Nibin Maxwell is the first Indian casualty of the Israeli war against Hamas and the Palestinian population in Gaza. Maxwell was a 30-year-old Kerala migrant who was working as a farm labourer when he was struck by an anti-tank missile fired by Lebanon-based Hezbollah militants. He was among the thousands of Indians who have been heading to Israel since Hamas staged its horrific October 7 massacre.

These workers aren’t ignorant. They know the dangers of working in war-hit Israel. Nevertheless, some 10,000 Indians who’ve just been recruited will soon leave for Israel to help plug an acute labour shortage caused by the sudden disappearance of 80,000 Palestinian workers banned from entering Israel after the Hamas attack. “The feeling of fear is there, but what can one do? Poverty’s a peculiar thing,” one Indian worker, Harish Chandra, told Israeli newspaper Haaretz. “Everybody’s afraid. Everyone’s life is precious to them, but people are rushing there only for the money,” the 30-year-old said.

India and Israel signed an accord last May under which 42,000 Indians will head to Israel to work, mainly in the construction and nursing sectors but the deal’s been fast-tracked. The Indian government believes there are already 18,000 privately recruited Indians working in Israel, largely as caregivers, nurses and IT workers. Ultimately, Israel hopes to hire 100,000 Indians and the cash is what’s attracting them. Construction workers, for instance, can earn about ₹1.37 lakh a month, as much as six times what they could earn in India. “Yes, I’m aware of the conflict, but I can earn a lot of money in a short time,” said Vivek Sharma, a 28-year-old mason.

But the Indians heading for Israel are just a fraction of estimated 13 million NRIs globally, according to government estimates, whose remittances are vital for India in bolstering foreign exchange reserves and balancing its balance of payments as well as being lifelines for many families. Remittances from Indians working abroad shot up dramatically in 2023 with Indians last year sending back $125 billion. That’s a huge leap from the $89.1 billion in 2022 though Covid-19 caused a slowdown in recent years. A World Bank report forecasts NRI remittances will hit $135 billion in 2024. India is now, far and away, the biggest remittance recipient, way ahead of other countries like Mexico and China. Mexicans working abroad sent back about $67 billion in 2023 while China is third at $50 billion.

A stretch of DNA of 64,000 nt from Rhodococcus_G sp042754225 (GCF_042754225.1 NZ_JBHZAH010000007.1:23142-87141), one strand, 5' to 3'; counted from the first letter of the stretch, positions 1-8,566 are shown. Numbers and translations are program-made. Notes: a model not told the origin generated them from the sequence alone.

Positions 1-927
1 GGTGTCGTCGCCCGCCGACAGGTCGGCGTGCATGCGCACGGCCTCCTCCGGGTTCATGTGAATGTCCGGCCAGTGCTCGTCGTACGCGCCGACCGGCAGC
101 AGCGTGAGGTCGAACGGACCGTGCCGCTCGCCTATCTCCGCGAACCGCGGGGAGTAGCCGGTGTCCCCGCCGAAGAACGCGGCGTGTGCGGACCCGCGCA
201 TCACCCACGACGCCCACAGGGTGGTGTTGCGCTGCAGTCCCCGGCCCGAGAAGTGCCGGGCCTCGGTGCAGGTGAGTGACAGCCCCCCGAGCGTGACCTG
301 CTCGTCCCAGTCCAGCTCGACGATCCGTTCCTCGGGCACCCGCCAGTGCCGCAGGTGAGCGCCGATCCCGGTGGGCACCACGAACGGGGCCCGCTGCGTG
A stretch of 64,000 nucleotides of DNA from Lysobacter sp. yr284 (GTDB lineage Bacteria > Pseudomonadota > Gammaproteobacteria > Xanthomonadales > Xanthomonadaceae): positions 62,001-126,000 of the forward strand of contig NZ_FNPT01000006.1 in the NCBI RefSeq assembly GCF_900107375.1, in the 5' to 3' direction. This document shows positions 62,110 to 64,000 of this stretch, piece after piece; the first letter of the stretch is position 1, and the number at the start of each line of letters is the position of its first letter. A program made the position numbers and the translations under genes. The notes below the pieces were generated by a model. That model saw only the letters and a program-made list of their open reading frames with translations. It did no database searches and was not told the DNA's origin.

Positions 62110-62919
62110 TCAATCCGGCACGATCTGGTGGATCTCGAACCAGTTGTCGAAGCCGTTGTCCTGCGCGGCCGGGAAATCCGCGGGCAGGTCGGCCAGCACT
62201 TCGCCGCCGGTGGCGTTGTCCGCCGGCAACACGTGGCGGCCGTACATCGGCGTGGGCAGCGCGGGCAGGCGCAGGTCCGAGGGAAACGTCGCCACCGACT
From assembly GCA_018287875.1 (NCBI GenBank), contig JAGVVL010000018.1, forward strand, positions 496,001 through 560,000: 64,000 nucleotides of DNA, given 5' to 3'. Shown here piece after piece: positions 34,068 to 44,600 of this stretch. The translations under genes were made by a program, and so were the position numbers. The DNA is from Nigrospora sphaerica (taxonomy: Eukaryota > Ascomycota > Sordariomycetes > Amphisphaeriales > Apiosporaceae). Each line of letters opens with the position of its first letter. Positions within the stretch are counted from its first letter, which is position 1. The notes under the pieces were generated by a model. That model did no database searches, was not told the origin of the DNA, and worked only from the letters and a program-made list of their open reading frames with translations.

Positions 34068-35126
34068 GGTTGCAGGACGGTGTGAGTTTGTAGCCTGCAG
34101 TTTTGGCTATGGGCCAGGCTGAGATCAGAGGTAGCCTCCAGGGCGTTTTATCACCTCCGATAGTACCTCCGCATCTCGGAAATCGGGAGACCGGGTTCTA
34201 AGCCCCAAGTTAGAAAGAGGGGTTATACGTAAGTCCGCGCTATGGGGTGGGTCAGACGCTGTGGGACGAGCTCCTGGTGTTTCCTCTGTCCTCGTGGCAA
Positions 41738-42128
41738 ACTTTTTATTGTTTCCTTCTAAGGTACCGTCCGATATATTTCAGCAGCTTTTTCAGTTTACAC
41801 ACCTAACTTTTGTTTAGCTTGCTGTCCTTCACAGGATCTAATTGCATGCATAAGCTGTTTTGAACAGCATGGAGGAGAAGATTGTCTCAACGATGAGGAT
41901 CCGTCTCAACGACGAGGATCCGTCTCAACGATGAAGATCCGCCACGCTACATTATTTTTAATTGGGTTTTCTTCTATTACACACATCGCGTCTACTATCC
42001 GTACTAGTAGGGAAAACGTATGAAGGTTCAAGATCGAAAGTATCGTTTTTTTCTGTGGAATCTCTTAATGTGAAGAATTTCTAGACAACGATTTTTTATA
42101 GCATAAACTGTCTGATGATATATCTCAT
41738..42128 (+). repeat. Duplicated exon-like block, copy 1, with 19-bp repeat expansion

What’s triggering this jump? Professor Irudaya Rajan is chair of KNOMAD, (the Global Partnership on Knowledge and Development) and he reckons that “migration is picking up.” Crucially, he adds, “The quality of migrants going from India is improving. We’re slowly vacating the low-skilled jobs to countries like Nepal, Sri Lanka and Bangladesh. Indians are graduating to higher wages.” Besides all this, there’s the fact online payment systems are getting easier.

Gulf leads

Most of the money comes, of course, from the Gulf where an estimated 8.8 million Indians live, out of which about 3.4 million are in the UAE and 2.5 million in Saudi Arabia. Another 1.02 million are in Kuwait. These workers are vital for remittances because they send as much as possible to India and only keep a bare minimum to live on. There are higher-earning Indians in the UK and US but they hang on to large amounts to pay commitments like mortgages and car loans. But then there are also countries like Malaysia and Singapore who send back large amounts to their families here.

Turn for a moment to the high seas. Merchant navy sailors are not strictly NRIs but they’re another example of how Indians are willing to travel to any corner of the earth to earn better wages. In 2017, there were approximately 1.5 lakh Indian merchant sailors and officers. By 2022 that had surged to 2.5 lakh. There are hardly any ships without Indian sailors or officers.

The government has cultivated this fund flow by making its remittance costs among the lowest globally and while India’s merchandise export stagnate, its human capital export keeps booming, not only from States like Kerala where the youth is educated but unemployed but also from much poorer States like Bihar and UP. While India’s economy is booming, economists say it’s safe to predict Indians will keep scouting for jobs around the world. Is this an indication there aren’t enough good-paying jobs in this country? Or is it an indication that Indians are hardy and enterprising? Possibly a bit of both.